The plan is clean: there is no place for lobbyists to hang ornaments on it--which means that quick passage is possible. The first $45 billion of checks could be cut and sent out with this April's tax refunds. It meets Elmendorf and Furman's requirements that a fiscal stimulus be timely and temporary. It does not do so well on "targeted"--it doesn't do a great job at making sure the money gets to people who will spend it and thus boost aggregate demand--but this is at least partly offset by its simplicity, which is indeed essential if we are going to get the timely and the temporary right.
More in the extended entry.
by DPW, Fri Oct 26, 2007 at 06:06:24 AM EDT
[Note: This is admittedly a very long diary. I sort of got carried away with setting up the discussion. The beginning may seem excessively academic, but I thought it might be helpful. If you hate moral and political philosophy, you will find this to be the most boring discussion of sex you've ever read. For those of you without patience, you may want to get directly to the meat of my argument, which picks up roughly after the first blockquote.]
I imagine most of you have had your fill as it concerns the recent Donnie McClurkin dust-up, but I'm not quite ready to bury it just yet. On the other hand, I have no interest in simply revisiting the same old flame war. Instead, my concerns are more abstract, you might say. Basically, I'd like to address what strikes me as an anti-liberal element underlying the outrage/criticism directed at Obama. However, this diary isn't just written in defense of Obama. Clinton, too, has faced similar criticism as a result of her association with Reverend Harold Mayberry (who evidently has preached against homosexuality to his congregation. So, although I focus specifically on the McClurkin situation, my argument is directed at a trend that concerns all the candidates and, more fundamentally, the terms of our social co-existence in general. In short, this isn't the occasion for partisan warfare.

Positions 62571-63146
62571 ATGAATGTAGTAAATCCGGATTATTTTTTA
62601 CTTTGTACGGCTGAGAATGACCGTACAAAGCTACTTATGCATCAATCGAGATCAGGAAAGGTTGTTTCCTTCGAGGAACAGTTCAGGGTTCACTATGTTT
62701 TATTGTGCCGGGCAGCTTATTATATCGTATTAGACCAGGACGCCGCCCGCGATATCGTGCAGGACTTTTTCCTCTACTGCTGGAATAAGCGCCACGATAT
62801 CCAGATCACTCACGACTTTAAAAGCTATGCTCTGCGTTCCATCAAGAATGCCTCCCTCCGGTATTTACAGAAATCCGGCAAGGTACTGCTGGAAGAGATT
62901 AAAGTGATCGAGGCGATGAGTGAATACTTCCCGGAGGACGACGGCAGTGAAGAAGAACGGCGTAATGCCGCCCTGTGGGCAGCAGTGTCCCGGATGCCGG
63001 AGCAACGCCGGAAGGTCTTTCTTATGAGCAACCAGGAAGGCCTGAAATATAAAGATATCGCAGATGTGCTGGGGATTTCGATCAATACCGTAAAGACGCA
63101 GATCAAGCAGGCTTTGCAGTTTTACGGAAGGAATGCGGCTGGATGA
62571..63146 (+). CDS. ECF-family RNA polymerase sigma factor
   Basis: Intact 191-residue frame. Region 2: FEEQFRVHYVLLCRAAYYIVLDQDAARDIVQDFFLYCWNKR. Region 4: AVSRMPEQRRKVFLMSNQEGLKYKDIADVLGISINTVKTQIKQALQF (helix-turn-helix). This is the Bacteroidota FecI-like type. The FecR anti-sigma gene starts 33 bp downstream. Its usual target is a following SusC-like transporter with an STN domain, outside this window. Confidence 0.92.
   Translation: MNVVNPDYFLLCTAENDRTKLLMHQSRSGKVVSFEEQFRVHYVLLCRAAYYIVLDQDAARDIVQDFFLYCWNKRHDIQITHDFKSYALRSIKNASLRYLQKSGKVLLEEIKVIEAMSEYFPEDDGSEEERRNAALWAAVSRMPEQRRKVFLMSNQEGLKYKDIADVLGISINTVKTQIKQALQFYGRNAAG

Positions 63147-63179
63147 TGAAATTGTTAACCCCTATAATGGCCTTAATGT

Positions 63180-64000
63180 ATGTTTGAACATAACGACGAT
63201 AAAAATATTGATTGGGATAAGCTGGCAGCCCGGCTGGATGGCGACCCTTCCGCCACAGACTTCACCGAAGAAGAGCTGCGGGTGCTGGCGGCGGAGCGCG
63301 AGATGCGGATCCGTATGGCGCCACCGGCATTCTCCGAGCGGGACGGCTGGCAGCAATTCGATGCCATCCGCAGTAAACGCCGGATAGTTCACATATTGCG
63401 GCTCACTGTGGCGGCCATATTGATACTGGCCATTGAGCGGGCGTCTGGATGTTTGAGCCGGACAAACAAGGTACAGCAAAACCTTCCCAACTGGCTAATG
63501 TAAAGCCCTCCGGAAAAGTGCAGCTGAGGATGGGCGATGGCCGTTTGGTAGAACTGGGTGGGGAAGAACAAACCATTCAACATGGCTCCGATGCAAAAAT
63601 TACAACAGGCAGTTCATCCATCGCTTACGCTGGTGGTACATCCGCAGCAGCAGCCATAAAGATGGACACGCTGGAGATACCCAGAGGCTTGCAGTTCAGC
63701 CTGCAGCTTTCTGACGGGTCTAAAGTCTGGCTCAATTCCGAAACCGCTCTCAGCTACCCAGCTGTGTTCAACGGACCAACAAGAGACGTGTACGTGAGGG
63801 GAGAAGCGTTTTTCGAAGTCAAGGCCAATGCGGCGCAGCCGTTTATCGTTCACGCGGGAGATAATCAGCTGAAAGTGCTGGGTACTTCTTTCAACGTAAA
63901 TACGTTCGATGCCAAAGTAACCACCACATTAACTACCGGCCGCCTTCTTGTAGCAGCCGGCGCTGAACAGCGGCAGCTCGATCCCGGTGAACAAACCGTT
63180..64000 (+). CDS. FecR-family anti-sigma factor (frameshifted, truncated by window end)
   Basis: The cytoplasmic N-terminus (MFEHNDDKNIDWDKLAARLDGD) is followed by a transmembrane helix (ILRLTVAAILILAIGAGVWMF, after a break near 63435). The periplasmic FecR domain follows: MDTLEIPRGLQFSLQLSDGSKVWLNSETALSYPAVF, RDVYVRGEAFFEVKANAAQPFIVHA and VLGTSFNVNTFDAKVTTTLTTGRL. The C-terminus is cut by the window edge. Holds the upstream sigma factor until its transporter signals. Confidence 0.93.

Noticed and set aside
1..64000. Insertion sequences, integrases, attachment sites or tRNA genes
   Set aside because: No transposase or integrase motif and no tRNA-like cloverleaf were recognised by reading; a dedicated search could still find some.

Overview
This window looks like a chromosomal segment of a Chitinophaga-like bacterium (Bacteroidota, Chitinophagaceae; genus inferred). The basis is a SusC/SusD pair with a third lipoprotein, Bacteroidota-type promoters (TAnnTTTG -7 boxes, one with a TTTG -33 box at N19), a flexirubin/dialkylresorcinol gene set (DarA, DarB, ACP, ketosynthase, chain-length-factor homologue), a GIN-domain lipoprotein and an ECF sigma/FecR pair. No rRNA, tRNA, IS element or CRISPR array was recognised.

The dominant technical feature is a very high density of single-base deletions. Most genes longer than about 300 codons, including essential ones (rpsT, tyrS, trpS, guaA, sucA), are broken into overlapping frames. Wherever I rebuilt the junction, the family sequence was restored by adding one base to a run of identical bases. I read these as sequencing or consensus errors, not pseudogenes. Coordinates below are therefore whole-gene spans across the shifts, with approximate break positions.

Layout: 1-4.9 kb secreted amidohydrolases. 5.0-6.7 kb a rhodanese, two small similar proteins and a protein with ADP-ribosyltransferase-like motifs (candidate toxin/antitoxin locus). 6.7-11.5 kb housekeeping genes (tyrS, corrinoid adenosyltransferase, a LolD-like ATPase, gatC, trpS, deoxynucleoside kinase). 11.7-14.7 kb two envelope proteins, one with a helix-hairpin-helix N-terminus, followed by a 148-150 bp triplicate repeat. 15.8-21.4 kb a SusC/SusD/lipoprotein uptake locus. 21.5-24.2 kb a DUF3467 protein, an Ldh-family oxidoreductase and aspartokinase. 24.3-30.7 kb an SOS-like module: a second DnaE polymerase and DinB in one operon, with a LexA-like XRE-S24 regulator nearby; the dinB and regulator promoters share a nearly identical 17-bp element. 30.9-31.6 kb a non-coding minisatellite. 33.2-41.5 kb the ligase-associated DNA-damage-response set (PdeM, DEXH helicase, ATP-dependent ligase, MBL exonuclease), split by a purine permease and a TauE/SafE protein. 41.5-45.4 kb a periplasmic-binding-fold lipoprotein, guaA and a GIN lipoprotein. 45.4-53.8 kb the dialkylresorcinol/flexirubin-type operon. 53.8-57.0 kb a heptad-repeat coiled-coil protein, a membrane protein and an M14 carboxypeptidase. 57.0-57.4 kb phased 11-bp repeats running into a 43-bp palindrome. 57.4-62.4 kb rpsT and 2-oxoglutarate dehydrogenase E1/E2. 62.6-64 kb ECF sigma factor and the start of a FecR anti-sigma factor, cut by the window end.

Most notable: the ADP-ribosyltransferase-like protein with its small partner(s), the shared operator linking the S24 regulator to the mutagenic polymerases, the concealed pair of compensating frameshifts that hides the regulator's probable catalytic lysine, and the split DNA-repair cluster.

by DPW, Wed Sep 12, 2007 at 11:40:30 AM EDT
I just wrote a diary that for some reason didn't post. So, this is a very abbreviated version of that. Basically, an earlier diary today criticized Obama for not asking more questions with his alloted time at the Petraeus hearings--instead spending most of his time offering general commentary and criticism about the war. I'm writing to highlight the fact that Clinton used her time almost identically (since the majority of Obama's critics in the prior thread were Clinton supporters; I'm not criticizing her, as I think her use of her time was appropriate).
She had 12 minutes, 6-7 of which was used to offer general commentary and criticism--invoking 9/11 and Osama bin Laden--the rest of which was used to ask 2 questions.
Notably, the first question addressed the same general issue as Obama's one question and, as with Obama, the question had already been essentially answered. The second question was hardly provocative or specific enough to produce useful information.
Obama had 10 minutes, the first 6 of which were used to offer general commentary and criticism, while the remainder was used for a question and some pointed criticisms of the witnesses' prior testimony.
Transcript and video of Clinton's time at the hearing is below the fold. Sorry for the lame diary. The one that was lost included some analysis and questions. But, I don't have time to retype it all.